Hurricane Dorian’s center stayed offshore of South Carolina, but the storm’s waves and winds pushed trash onto beaches, marshes and into tidal waterways.
The 31st annual Beach Sweep/River Sweep on Saturday, Sept. 21, offers a chance to remove debris from those areas and from inland waterways.
Each year thousands of people volunteer for the sweep, South Carolina’s largest one-day litter cleanup of beaches, marshes and waterways. From 9 a.m. until noon, groups spread out on foot or in boats from the various cleanup sites.
The S.C. Sea Grant Consortium partners with the S.C. Department of Natural Resources to organize the statewide event, which is held in conjunction with the Ocean Conservancy’s International Coastal Cleanup. Anyone can participate – individuals, families, schools, youth groups, civic and conservation clubs and businesses.
Recent hurricane seasons have seen volunteers remove all manner of debris, including sections of breakaway docks. But it is the “routine” litter collected that tells a story.
Data from Beach Sweep/River Sweep events indicate South Carolina’s aquatic litter problem is closely tied to the careless disposal of everyday items such as cigarette butts and the type of things one might take to the beach or lake to eat and drink.
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Plastics and our throwaway lifestyle are top culprits. The very thing that makes such material useful to life – it is lightweight and durable – makes it a menace when disposed of improperly in waterways. It floats and is not readily biodegradable.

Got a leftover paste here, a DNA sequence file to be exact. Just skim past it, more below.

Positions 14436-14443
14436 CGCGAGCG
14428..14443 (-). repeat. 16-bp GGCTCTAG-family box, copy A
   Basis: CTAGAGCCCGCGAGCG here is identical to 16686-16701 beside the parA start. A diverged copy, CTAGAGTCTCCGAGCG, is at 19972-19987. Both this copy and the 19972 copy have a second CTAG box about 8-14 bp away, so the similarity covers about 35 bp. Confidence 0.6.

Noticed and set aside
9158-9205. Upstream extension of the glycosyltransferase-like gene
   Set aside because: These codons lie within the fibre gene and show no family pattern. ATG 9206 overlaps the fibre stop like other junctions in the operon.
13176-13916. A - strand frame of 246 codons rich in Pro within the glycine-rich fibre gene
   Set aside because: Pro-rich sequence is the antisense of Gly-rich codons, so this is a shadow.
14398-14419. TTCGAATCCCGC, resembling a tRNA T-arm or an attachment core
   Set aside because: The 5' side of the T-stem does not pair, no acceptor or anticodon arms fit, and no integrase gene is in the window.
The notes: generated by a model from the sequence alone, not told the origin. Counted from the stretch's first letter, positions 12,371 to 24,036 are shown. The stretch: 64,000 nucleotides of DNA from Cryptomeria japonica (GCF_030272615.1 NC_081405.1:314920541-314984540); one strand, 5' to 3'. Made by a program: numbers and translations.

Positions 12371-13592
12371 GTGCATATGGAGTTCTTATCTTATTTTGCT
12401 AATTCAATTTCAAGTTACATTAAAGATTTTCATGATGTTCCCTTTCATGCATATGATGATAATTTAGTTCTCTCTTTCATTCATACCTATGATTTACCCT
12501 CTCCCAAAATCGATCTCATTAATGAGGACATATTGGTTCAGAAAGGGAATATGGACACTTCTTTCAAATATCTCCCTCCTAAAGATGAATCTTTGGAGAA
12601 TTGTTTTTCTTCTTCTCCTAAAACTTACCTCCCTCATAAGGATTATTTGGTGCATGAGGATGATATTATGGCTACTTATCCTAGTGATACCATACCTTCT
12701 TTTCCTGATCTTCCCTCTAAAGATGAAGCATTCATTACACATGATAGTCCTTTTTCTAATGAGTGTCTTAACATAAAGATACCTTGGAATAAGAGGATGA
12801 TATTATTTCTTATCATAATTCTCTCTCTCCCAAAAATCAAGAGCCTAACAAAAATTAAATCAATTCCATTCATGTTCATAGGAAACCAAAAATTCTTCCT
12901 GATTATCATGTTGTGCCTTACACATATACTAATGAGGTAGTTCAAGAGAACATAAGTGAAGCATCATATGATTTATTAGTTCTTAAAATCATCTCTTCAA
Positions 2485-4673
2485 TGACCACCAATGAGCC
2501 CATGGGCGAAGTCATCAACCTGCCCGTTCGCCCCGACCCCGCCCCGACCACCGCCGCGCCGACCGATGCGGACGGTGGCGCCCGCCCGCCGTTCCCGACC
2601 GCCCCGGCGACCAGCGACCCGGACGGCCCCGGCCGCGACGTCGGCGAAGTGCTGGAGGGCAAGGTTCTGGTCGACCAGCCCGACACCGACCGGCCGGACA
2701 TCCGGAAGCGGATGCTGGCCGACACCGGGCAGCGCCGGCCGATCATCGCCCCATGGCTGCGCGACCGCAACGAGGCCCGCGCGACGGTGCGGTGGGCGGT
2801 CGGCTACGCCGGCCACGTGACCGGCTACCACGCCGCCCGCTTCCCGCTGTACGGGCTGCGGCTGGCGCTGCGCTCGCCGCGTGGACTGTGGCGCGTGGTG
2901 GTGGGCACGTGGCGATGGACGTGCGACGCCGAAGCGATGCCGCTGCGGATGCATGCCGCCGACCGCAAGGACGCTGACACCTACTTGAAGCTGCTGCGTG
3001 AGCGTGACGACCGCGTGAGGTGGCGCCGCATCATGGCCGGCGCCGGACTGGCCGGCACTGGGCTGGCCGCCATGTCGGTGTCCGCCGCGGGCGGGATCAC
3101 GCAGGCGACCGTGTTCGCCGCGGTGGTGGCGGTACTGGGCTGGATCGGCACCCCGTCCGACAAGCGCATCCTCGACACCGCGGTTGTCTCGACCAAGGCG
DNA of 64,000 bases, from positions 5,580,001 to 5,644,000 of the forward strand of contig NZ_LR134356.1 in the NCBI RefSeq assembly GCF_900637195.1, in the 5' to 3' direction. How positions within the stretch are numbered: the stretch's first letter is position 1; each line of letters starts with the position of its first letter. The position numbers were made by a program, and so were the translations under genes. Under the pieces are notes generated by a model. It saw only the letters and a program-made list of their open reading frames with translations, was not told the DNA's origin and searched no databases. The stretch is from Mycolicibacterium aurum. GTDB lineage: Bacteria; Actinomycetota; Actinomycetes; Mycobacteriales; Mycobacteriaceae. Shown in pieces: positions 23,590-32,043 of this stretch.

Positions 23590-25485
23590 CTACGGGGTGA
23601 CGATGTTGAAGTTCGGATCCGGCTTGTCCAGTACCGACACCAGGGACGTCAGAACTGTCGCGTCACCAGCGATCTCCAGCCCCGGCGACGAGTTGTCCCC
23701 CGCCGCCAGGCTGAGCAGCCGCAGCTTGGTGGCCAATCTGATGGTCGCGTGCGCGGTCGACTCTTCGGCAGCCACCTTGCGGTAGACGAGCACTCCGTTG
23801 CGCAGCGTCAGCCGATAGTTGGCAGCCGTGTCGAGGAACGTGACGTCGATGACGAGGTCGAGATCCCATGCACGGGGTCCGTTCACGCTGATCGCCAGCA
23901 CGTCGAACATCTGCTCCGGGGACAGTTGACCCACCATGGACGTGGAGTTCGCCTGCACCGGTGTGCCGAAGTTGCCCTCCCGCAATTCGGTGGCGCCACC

Cigarette butts are the most-often reported items, followed by foamed items, plastic pieces, metal beverage cans, plastic food bags/wrappers, plastic beverage bottles, plastic caps/lids, plastic straws, miscellaneous plastics, glass beverage bottles, paper pieces and plastic cups/utensils.
Can you imagine what our rivers would be like now — with so many more people and so much more waste – if people still disposed of trash and garbage in the same way as they once did? And volunteers and others did not pick up tons of trash each year? The waterways would be unusable.
Enforcement cannot prevent the trashiness. Responsibility is the key and it begins with every individual.
Caring is another way to make things better. The thousands of volunteers with Beach Sweep/River Sweep prove it. In the cleanup’s 30-year history, more than 1,200 tons of litter have been collected, and much of it was recycled. Clearing the state’s beaches and rivers of litter: Clearly worthwhile.
To participate in coastal counties, visit https://www.scseagrant.org/bsrs-sites or contact Susan Ferris Hill at 843-953-2092 or firstname.lastname@example.org. To participate in inland counties, visit http://www.dnr.sc.gov/bsrs/sites.html or contact Bill Marshall at 803-734-9096 or email@example.com.